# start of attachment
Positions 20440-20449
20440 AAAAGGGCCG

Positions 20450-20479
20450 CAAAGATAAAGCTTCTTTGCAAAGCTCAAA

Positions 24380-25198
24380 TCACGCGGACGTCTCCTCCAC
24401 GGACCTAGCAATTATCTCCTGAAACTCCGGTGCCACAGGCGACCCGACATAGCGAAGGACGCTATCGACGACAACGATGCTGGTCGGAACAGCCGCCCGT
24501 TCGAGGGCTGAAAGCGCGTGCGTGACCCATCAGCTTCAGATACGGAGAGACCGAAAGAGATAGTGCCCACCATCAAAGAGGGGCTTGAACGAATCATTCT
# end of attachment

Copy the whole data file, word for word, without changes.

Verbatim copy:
Positions 20440-20449
20440 AAAAGGGCCG

Positions 20450-20479
20450 CAAAGATAAAGCTTCTTTGCAAAGCTCAAA

Positions 24380-25198
24380 TCACGCGGACGTCTCCTCCAC
24401 GGACCTAGCAATTATCTCCTGAAACTCCGGTGCCACAGGCGACCCGACATAGCGAAGGACGCTATCGACGACAACGATGCTGGTCGGAACAGCCGCCCGT
24501 TCGAGGGCTGAAAGCGCGTGCGTGACCCATCAGCTTCAGATACGGAGAGACCGAAAGAGATAGTGCCCACCATCAAAGAGGGGCTTGAACGAATCATTCT